Monday, March 5, 2007

A Real Wild Child

The stories of Tarzan, Lord of the Apes, tell of a man that was raised by apes as a boy. Growing up, I watched Tarzan on Sunday mornings. Ron Ely looked so well groomed for a dude living with a bunch of chimps. And he spoke such eloquent English too.

This story written by Edgar Rice Burroughs is based on a very real phenomena...

Feral Children.

These children somehow survive being lost, abandoned, and isolated from fellow human beings. It's a miracle that this kids somehow make it alive at all, but the behavioral, psychological, and social affects still baffle scientists. Some feral children are raised by animals, which is still an ongoing debate. Others are kept in such isolation, that they have no idea how to communicate with others after being rescued.

It's strange to think even in this day and age, that a child can be separated from the world. But in parts of the world with more remote settings like dense jungles or deep mountains, this phenomena is still happening today.

Here are a just a few of the more interesting cases I researched:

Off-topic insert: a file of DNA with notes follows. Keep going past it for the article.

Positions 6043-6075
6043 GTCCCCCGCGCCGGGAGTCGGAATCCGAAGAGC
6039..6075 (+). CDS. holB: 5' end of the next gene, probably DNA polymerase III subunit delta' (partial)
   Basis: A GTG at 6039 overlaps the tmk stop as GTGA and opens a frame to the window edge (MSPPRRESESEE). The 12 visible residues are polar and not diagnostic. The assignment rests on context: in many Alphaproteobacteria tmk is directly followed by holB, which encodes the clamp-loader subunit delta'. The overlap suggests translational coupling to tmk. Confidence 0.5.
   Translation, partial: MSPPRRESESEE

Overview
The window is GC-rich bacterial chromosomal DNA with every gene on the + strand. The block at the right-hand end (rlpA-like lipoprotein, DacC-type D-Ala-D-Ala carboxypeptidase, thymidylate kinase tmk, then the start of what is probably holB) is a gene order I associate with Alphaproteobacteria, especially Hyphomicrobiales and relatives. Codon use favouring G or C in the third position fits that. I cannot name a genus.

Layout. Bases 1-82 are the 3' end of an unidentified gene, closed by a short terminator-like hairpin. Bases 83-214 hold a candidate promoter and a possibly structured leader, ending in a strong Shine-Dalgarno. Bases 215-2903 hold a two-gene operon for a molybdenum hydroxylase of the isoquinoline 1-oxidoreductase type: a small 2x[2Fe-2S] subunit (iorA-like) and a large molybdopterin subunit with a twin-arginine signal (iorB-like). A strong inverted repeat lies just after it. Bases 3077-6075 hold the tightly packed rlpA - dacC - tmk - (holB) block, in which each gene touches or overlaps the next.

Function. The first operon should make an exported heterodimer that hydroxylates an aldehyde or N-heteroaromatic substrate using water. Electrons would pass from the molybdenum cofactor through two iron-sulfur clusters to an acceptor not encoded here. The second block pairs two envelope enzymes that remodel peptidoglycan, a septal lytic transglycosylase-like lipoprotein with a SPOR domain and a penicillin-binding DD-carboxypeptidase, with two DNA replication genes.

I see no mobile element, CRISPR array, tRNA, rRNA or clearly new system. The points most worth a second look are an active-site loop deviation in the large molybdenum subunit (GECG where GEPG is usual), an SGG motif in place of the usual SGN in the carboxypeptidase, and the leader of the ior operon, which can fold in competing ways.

Rochom P'ngieng - The Jungle Girl
Rochom was lost in the deep jungles of Cambodia at the age of eight. Her parents searched for her for years, but assumed she was dead. On January 13, 2007, she was found when a villager noticed his food had been stolen and caught her. Nineteen years later, 27 year old Rochom P'ngieng had been found. So far, her transition to the modern world has been difficult. She is still nocturnal, cannot speak, and refuses to wear clothes or take showers. Rochom has desired to go back to the jungle, so her parents have to keep a careful watch over her.

Traian Caldarar - The Transylvanian Dog Boy
Traian ran away from home at the age of three when his mother left without him, hoping to escape an abusive husband. When she returned, little Traian was gone. In 2002, seven year-old Traian was found by a shephard. Although it was nearly four years later, the boy was still physically the same size. Experts believe there's no way this boy survived on his own. Traian exhibited many animal-like characteristics including walking on all fours and sleeping under his bed. They believe Traian survived with the help of stray dogs in the countryside. Thankfully, Traian is learning to speak and communicate - probably because he was lost for only three years. Hopefully he'll continue his progress.

Genie - Abuse and Isolation
"Genie's" story is perhaps the most well-known modern case of a child being deprived of social and sensory stimulation. Her mother was partially blind from a detached retina and cataracts, and her father was mentally ill. Her father kept her locked in her room alone, tied to a potty chair. At night, she was bound and then kept in a crib with a lid over it. Finally in 1970, after ten years, thirteen year-old Genie was taken by her mother when she fled their Los Angeles home. Her discovery made worldwide news.